15 – You’ll also need batting in a size big enough for your fabric. 100% pure cotton batting is
16 – As a beginner quilter, a quilting term you’ll learn “sandwiching”. That’s when you assemble your pieced fabric layer, backer fabric, and batting together so they can be quilted as a whole. This can be done with safety pins (lots and lots of safety pins) or you can use spray adhesive to do the trick as well. It is NOT environmentally the best choice so I feel a little guilty but it is SOOOO much easier than the safety pins. It’s also great to have a friend help to do this step with you.
17 – Your sewing machine might come with a walking foot. If it doesn’t then be sure to buy one that fits your machine. The walking foot helps your quilt sandwich move through the machine evenly top and bottom. I didn’t really like the Singer walking foot that came with my machine because it was really stiff and that led to puckers (super annoying!). I ordered another generic one that a classmate had and like it much better.
18 – When it comes time to quilt the sandwich together there are tons of different patterns you can use and they’re all subjective. As a beginner quilter, I recommend using your quilter’s ruler and a fabric pencil to mark out your lines before getting to the machine. I tried eye-balling it and it didn’t go so well. Lesson learned!
19 – When you’re sewing the border, using sewing clips is a huge time saver. They’re easy to apply and remove so your sewing proceeds efficiently. These are optional as you can use the flathead pins you already purchased but for the money, they’re a great value and under $10.
20 – Isn’t it funny that I haven’t mentioned scissors yet? They are essential but not as useful as in the past before rotary cutters took over. Like your rotary cutter, you need to keep a set of scissors just for fabric so they don’t become dull by paper and other non-fabric things.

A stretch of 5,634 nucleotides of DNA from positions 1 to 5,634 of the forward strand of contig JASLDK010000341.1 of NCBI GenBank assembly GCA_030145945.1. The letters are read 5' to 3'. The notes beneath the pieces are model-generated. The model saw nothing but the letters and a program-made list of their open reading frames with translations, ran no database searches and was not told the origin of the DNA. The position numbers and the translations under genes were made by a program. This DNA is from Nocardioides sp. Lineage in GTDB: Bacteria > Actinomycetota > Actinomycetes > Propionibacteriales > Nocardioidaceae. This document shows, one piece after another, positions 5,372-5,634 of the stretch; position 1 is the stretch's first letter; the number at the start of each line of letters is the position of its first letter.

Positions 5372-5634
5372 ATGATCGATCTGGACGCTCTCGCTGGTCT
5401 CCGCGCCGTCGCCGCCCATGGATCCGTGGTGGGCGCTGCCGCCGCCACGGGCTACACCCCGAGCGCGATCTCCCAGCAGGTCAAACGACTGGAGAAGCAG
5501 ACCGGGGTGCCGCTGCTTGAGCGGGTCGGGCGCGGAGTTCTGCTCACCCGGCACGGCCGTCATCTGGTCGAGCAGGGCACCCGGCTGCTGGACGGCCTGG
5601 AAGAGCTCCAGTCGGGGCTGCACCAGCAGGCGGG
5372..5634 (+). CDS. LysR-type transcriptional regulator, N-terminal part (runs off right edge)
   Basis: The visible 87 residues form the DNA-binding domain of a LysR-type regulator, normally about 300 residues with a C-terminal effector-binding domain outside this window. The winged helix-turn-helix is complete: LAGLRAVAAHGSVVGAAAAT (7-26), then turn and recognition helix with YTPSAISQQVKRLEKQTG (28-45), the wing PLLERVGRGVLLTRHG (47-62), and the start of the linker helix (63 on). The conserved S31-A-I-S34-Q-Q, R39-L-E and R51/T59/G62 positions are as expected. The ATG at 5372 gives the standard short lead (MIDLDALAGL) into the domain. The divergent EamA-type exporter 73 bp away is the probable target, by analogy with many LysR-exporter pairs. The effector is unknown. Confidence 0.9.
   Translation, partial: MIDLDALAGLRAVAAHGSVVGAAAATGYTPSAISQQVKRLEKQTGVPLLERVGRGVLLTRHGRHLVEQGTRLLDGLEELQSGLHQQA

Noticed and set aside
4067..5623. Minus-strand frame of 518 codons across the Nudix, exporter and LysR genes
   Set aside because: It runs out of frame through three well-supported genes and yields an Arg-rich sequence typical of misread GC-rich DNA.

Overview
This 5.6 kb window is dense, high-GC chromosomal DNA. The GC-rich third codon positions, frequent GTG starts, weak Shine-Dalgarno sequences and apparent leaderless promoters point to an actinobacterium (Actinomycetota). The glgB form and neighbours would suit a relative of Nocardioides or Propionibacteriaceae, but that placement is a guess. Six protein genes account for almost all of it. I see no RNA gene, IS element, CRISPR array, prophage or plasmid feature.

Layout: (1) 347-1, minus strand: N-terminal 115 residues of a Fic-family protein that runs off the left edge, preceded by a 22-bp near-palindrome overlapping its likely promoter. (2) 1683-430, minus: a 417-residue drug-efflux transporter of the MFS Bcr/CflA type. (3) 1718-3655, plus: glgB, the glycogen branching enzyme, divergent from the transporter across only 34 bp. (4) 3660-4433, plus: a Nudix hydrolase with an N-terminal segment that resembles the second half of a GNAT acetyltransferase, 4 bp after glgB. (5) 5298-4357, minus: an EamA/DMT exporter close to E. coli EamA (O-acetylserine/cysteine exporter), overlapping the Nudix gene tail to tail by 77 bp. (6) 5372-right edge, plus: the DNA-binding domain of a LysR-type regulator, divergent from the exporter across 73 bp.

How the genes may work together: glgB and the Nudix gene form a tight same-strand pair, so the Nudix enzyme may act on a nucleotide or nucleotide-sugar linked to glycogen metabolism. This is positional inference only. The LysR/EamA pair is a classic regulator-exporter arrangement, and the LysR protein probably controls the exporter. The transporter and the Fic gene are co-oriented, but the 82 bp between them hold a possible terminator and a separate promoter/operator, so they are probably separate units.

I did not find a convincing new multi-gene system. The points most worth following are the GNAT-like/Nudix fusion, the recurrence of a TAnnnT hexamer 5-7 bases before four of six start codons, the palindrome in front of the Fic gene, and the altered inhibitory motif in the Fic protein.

21 – Optional and probably already in your desk drawer are post-it notes and labels. These are great for labeling the fabric pieces that you cut so you won’t forget their purpose, size, and quantity. I also used a post-it note taped to the deck of my sewing machine to mark out a ¼ inch seam, making it much easier to see as sew your pieces together.
22 – Sad but true, you’ll probably need a seam ripper. Wish this wasn’t so but odds are that at some point as a beginner quilter you’re going to be un-doing one or more of your seams. Don’t be obsessive though! It’s okay if the quilt isn’t perfect. They are a craft that you put together for the joy of it. Keep it joyful and don’t be OCD like me!
23 – Needles and more needles … the edge finishing is often with a hand stitch so you need hand needles. You’ll also need to buy extra needles for your machine. You need to replace the machine needle for each project. The recommendation is to change the needle every 8 hours! I don’t think I ever replaced a needle before unless it broke. Another lesson learned.
24 – The next tool on the list is one that I didn’t use but I’m going to for my next project. It’s quilter’s gloves. In speaking with other quilters, they say that the machine quilting is much smoother when you wear gloves. I guess I’ll have to see for myself and you can try too but it isn’t a necessity!
25 – The last recommendation for the newbie quilter’s tool kit is YouTube! If you have any question about how to do something, I can almost guarantee that there’s a YouTube video (or a hundred) that will show you how!
bringing back quilting bees … in a modern way
I know, it seems like a lot as a beginner quilter. Most of the things on the list are small with a few notable larger items. What I can say is that the satisfaction that comes from finishing a quilt you have made yourself is definitely worth the cost and effort. With this list, you’ll start your first project well equipped for a great experience.
Want to make your quilting even better? Share this post with a handful of friends and form a modern quilting bee. Working together as a community is a great way to make the experience something that you’ll want to repeat and share over and over!